Across this series of posts we have seen how is to design and build a business application using CodeFluent Entities and Entity Framework 5 and as you have seen, we can say that CodeFluent Entities can be located as a superset of Entity Framework (taking into account that CodeFluent Entities does not rely on Entity Framework).
As you could see, the CodeFluent Entities modeler is a very advanced one. The number of notions supported by CodeFluent Entities is larger than those of Entity Framework:
- model search engine
- aspects and dynamic modeling
- code snippets
- rules editor
- forms editor
- configuration properties
- model design customization
- menu/action ribbon
- inferred model
- multi surface/file model
- naming conventions
- user defined types
Performance and readability
Entity Framework generate SQL code dynamically which can be ok when you have a small application and when you don’t need to debug/understand your SQL code. Indeed, dynamically generated code is not easy to read and can present performance issues when dealing with complex queries. All SQL code generated by CodeFluent Entities is generated in design time so you know in advance exactly the code that will be called.
The first image shows a query using Entity Framework and Linq-to-Entities, we can also see the dynamically SQL generated code translated from the C# code. The second image shows the same query using CodeFluent Entities and its language agnostic query system (CFQL), all this in design time.
When working with a large model or when several members of a team modify the same model it is really handy to split the model in different parts (files), this is not possible with Entity Framework without losing information and you may have experienced the consequences: merge conflicts, Visual Studio slows down…
When modeling your business domain with CodeFluent Entities you don’t need to make any specific mapping, you can easily add, remove and update elements in your model and CodeFluent Entities does the rest.
CodeFluent Entities embraces the notion of Continuous Generation, it means that you can “tune” your model (update, go back) until it suits your needs and then generate it over and over again without losing any data, this is possible thanks to the CodeFluent Entities diff engine. This way you can more easily support functional changes.
Write less code
CodeFluent Entities will save you thousands of lines of code, code that the development team would have to write, code that would need to be tested and code that would always have a risk to have errors. As all we know:
the less code we write…
- the less that can go wrong
- the sooner we’ll be done
- the fewer bugs we write
- the less we have to maintain
- the better…
We haven’t seen everything
We have only covered a piece of the potential of CodeFluent, it provides a huge set of producers:
- Windows 8
- ASP.NET MVC
- REST/JSON web services
- Silverlight proxy
- advanced web services proxies
- automatic traces
- cache features
- documentation files
- Access and Excel lists
- MS Build tasks
- web controls
- and more…
That is explained by saying that CodeFluent Entities is not an ORM, it is a full model-driven software factory.
Let’s see a comparison of code metrics between the application built with CodeFluent Entities and Entity Framework.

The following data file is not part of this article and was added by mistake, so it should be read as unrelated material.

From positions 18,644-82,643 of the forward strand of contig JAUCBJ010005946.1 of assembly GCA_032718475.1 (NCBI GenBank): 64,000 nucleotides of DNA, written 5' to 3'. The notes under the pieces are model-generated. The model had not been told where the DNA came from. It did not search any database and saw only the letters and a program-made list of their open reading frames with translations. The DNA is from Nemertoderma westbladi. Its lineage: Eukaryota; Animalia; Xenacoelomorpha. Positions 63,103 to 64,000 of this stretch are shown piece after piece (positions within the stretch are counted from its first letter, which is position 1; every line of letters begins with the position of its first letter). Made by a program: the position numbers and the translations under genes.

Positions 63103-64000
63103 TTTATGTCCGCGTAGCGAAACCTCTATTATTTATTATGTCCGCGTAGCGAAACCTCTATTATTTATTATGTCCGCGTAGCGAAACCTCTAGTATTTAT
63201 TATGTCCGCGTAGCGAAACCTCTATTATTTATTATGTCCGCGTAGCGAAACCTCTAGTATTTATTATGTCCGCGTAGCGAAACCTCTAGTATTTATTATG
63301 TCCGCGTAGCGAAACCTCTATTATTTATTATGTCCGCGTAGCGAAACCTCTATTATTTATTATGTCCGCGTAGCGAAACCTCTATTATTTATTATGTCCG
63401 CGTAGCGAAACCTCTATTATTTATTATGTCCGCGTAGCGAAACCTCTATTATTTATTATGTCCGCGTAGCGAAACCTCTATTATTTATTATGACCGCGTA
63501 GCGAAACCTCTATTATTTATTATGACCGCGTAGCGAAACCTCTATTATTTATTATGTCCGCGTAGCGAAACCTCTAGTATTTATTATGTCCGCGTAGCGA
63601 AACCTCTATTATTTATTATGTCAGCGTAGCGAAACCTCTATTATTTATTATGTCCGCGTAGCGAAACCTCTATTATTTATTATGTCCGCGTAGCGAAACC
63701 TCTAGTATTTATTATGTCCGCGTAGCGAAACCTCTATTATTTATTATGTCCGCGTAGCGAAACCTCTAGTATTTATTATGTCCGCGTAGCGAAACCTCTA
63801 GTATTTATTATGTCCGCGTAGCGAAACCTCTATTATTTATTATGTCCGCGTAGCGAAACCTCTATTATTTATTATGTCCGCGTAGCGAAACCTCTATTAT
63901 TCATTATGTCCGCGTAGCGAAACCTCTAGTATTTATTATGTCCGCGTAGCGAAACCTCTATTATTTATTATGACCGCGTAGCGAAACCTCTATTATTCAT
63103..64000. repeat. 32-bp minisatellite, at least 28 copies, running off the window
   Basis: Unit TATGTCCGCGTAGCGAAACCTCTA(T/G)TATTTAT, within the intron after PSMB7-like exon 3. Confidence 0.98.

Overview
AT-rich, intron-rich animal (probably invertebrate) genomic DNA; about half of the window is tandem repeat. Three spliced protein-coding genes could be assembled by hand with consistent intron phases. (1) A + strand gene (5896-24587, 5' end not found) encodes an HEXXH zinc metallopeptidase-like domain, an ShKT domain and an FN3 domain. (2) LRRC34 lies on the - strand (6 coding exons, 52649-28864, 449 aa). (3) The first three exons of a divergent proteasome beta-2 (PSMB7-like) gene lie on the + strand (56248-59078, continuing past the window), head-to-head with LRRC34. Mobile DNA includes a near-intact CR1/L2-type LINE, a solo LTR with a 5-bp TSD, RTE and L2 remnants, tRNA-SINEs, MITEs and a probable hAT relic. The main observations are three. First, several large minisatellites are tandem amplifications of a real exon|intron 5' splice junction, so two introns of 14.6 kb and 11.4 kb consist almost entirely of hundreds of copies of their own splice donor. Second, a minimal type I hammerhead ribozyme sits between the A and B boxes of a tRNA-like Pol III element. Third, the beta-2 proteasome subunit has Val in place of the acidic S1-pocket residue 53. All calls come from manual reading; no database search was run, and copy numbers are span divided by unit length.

We used the Visual Studio 2012 tool for code metrics analysis (Analyze -> Calculate Code Metrics for Solution).
We focalize on 3 indexes: Lines of Code, Maintainability Index and Cyclomatic Complexity. For each index the less is better.
Entity Framework – Code Metrics:
CodeFluent Entities – Code Metrics:
The code metrics analysis has not been applied to generated code, that’s why the “PetShopReloaded” project has a value of 0 Lines of Code for the CodeFluent Entities solution.
We needed to modify the t4 templates (Model.tt and Model.Context.tt) for Entity Framework in order to generate the System.CodeDom.Compiler.GeneratedCodeAttribute attribute so the generated code has not been taken in account by the code metrics tool. CodeFluent Entities generated that attribute by default.
As we can see we will need to maintain more code (and more complex) for the solution built with Entity Framework.
If you are convinced by all the advantages that CodeFluent Entities can provide to your software engineering process but you have already started with Entity Framework, don’t worry, CodeFluent Entities provides a “Entity Framework Importer” (http://www.softfluent.com/documentation/Importer_EntityFrameworkImporter.html) 🙂
The SoftFluent team
Good news: Visual Studio 2013 is now available for download and CodeFluent Entities latest build (61214.761) runs great on it!
You can learn the new features of Visual Studio 2013 here:
- What’s New in Visual Studio 2013 (Microsoft)
- What’s New in Visual Studio 2013 (msdn)
- What’s New in the Visual Studio 2013 IDE (Channel 9 video)
The Visual Studio 2013 download includes the .NET framework 4.5.1. If you have not seen it yet, you can read about the framework here:
- What’s New in the .NET Framework 4.5 (msdn)
- .NET Framework 4.5.1 RTM => start coding (.NET Framework blog)
On November 13th, do not miss the Visual Studio 2013 Virtual Launch. You will discover the breadth and depth of new features and capabilities in the Visual Studio 2013 release.
Remember that you can follow the latest new features and bug fixes of CodeFluent Entities subscribing to this RSS.